Decide on the continent for your punks—preferably a distant one, so they don’t bother you too much. If the story requires them to travel, you’re going to suffer, because—there’s no way around it—you’ll have to learn some geography. (I don’t like geography—my teacher was a real monster.) So what should you do if, like me, you’re no good at geography? The Internet is a great source of information, but don’t hesitate to use your friends as well.

I’m an avid traveler, so a lot of the time it isn’t a big problem for me to work at the level of the continent (even if, in real life, I have no idea where am I sometimes). But I’ve never been to Africa, for instance, where Satia, one of the main characters in One God, has to travel. A close friend of mine has travelled across Africa, though, so I sat her down and interrogated her so I could find out what I needed to know about the continent. She also gave me her memoir of her travels (which has been published here in Poland), and gave me access to some photos and movies she made while she was there. Thank you, Bozena!


In this excerpt you get a sneak preview into how I write about Africa, thanks to the detailed information I got from my friend. As you can see, you don’t need to say that much to convey how Satia feels about the place.

… She’d been in Africa for six months now, travelling between the Republic of Congo, Cameroon, and Angola. She hated all three of them. Savannah? Wild life? Stunning sunrises? Friendly people with a positive attitude towards life? Nothing doing. Dirt, heat, flies, and omnipresent poverty—all things she couldn’t stand…

Please check the Tips and Tricks section for more advice.


Now it’s time to decide on a country for your punks. If there are a number of countries in your story, as there are in One God, learn about all of them and write down any the information you think you’ll need, even if it’s a pain. Use all the sources you can possibly think of to get to know the places and cultures. But don’t lose your focus—pick only the information you’ll want for your novel. I know foreign countries are fascinating, but don’t forget that you’re here to write a novel, not plan your next trip.


For this paragraph from One God I needed some information on Austrian agriculture. I had to struggle to find reliable sources, but eventually I succeeded.

…Austria had been producing about 0.6% of the world’s oats using natural seeds alone. But this variety, which was transgenic, would give it the chance to become an international leader. Even if the assumptions were overly optimistic, they were thought-provoking—and Andreas was a quick thinker…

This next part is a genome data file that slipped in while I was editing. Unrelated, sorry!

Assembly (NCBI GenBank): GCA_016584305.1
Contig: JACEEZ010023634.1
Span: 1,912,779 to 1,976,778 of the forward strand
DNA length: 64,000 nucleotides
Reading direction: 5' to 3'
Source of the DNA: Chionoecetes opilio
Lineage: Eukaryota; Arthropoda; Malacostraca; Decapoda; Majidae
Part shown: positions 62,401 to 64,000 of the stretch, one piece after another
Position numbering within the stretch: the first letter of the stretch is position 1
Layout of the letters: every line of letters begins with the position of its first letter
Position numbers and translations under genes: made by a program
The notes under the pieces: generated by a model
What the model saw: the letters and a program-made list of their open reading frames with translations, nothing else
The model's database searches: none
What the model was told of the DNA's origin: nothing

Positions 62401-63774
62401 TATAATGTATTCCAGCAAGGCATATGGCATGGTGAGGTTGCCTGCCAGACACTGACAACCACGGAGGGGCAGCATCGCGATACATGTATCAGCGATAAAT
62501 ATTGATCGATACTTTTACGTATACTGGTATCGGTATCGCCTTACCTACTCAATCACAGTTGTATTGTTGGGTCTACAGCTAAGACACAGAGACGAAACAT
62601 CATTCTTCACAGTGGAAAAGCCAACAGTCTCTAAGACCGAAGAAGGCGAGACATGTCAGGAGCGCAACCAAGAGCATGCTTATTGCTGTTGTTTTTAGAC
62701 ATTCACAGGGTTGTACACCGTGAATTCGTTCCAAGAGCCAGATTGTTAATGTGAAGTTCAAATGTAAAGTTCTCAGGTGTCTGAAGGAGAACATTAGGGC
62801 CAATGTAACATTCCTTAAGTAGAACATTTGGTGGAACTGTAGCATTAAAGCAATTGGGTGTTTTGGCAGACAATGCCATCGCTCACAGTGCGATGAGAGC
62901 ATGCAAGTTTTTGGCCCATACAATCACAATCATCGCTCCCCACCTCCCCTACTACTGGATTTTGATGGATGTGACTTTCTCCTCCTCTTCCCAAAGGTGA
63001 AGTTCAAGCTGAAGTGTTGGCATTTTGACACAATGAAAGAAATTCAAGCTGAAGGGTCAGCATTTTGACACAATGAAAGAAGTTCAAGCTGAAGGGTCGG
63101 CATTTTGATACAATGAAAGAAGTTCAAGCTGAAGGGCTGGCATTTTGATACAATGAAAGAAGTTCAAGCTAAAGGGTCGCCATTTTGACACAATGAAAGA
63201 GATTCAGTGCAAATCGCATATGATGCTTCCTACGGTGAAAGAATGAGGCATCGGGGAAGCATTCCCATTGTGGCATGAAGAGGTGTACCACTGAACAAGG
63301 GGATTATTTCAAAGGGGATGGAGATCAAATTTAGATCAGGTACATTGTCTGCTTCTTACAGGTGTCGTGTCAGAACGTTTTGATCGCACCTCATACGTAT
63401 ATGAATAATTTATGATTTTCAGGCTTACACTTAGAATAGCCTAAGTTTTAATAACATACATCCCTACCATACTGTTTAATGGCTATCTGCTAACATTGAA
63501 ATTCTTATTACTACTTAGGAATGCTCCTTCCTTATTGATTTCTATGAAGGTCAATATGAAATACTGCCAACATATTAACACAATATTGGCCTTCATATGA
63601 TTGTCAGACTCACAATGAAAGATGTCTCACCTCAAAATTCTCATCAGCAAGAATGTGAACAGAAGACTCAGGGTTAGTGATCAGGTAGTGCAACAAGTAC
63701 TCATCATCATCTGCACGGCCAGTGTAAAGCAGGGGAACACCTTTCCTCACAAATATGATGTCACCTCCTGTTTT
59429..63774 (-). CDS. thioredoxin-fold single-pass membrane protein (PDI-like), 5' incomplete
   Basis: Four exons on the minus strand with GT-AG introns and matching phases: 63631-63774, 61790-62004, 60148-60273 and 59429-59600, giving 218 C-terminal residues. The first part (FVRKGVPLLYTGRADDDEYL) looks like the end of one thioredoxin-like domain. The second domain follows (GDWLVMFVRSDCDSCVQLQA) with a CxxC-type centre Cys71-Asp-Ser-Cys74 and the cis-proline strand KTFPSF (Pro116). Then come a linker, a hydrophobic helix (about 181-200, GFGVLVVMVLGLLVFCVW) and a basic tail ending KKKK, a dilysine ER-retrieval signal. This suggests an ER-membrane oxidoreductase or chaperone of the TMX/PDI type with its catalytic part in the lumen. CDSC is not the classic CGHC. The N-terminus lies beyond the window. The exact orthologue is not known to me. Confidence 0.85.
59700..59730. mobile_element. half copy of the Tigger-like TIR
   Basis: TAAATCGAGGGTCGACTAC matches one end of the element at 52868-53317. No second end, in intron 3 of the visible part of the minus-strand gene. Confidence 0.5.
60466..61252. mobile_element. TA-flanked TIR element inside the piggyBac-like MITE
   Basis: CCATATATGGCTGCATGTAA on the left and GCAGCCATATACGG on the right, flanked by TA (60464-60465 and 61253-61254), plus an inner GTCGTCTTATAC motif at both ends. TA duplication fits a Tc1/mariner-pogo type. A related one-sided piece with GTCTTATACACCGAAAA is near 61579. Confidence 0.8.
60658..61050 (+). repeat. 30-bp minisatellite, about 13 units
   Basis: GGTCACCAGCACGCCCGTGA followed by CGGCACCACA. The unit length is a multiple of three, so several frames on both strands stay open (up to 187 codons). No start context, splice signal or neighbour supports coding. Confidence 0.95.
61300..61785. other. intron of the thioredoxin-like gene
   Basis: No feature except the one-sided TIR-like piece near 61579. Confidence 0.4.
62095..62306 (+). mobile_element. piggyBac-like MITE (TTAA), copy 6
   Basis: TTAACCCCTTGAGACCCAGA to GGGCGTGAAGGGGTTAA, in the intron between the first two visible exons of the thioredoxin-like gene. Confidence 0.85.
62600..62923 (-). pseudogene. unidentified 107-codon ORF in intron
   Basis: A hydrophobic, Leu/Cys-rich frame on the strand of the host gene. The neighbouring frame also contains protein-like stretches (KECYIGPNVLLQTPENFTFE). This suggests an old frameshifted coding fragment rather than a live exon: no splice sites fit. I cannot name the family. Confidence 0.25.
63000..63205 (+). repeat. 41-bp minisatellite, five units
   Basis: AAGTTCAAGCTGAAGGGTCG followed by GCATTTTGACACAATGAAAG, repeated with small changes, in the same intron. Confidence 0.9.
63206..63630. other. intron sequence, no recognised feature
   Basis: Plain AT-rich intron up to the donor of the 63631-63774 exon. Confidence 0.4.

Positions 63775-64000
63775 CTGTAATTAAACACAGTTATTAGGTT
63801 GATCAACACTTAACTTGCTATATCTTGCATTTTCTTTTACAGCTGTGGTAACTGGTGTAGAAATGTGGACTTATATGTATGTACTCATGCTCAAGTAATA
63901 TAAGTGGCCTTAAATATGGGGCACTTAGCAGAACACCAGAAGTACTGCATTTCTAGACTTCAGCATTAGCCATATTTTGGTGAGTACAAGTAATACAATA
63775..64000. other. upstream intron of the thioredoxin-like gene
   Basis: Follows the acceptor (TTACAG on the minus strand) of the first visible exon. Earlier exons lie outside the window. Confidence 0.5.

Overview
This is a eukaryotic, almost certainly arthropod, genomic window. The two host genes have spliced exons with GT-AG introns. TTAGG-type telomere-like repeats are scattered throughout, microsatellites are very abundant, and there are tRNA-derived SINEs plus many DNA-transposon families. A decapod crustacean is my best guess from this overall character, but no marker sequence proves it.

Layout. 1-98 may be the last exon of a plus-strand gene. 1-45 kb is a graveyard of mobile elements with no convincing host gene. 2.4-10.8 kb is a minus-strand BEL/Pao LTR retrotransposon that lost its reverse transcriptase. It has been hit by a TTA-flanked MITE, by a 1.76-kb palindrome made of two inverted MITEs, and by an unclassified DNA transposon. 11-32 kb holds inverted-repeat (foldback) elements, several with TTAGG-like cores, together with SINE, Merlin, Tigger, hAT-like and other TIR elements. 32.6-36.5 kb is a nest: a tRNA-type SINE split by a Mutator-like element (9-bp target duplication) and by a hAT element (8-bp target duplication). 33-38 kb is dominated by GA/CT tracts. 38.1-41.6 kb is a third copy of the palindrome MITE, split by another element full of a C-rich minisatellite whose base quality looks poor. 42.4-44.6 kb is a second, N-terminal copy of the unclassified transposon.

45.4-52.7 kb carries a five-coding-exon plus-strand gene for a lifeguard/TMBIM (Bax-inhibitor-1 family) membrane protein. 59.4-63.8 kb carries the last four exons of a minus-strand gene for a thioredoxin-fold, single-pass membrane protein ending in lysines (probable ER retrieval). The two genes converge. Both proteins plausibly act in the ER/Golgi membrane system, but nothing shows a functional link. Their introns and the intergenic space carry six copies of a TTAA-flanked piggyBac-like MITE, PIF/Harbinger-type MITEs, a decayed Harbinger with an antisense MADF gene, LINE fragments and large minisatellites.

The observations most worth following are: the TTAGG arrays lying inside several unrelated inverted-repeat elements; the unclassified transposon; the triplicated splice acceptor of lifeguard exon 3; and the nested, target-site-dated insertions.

Please check the Tips and Tricks section for more advice.


Now decide on the city where you’ll make your punks suffer. If you want to make them travel, check out every single city you’ll need. Look through photos and watch videos. Try to find a friend who lives (or has lived) in any of your locations who’s willing to share his or her “on the spot” experience. Try to feel the unique atmosphere of the city.


In this excerpt you meet Will in Budapest. I’ve been to Budapest, and walked the bridge—lucky me.

…He stretched and peeked through the window at Margaret Island, located in the middle of the Danube. The bridge joining Pest with Buda was crowded, as always. Will enjoyed watching cars move along streets that had been renovated just a few years before. They looked like ants carrying supplies to their anthill—and he was the undisputed king of the nest. Everyone reckoned with him. Then, suddenly, Genesis appeared out of blue…

Please check the Tips and Tricks section for more advice.


Now it’s high time to put your punks on the street where they live. As with the country and city, you’ll need to put effort into each street you’re going to use. I know it can be a lot of work, but trust me—there’s no other way.


In the sample below you’ll see Zachary walking in New York city. It takes just a sentence or two to show the street and give the boy some background.

…Zachary turned right next to the contemporary art gallery and smiled when he noticed three purple sculptures of French bulldogs sitting in a display. He leaned his forehead against the windowpane for a minute to look at them. It was only when he took his eyes off them again that he noticed the black Ford van. It was shabby-looking, and looked out of place in the clean, upscale street. Maybe they’re spring cleaning someone’s carpets. He remembered his mother ordering a carpet cleaning—that man had come in an equally ratty car….

Please check the Tips and Tricks section for more advice.


Now you’re almost done—all you need is to give your punk a home. And preferably close the doors—and nail them shut. Unfortunately you can’t do that—your punks have a job to do… more’s the pity. Anyway, now it’s time to try to design flats for them to live in, just like an architect or an interior designer does. Write down all the details you think you’re going to need.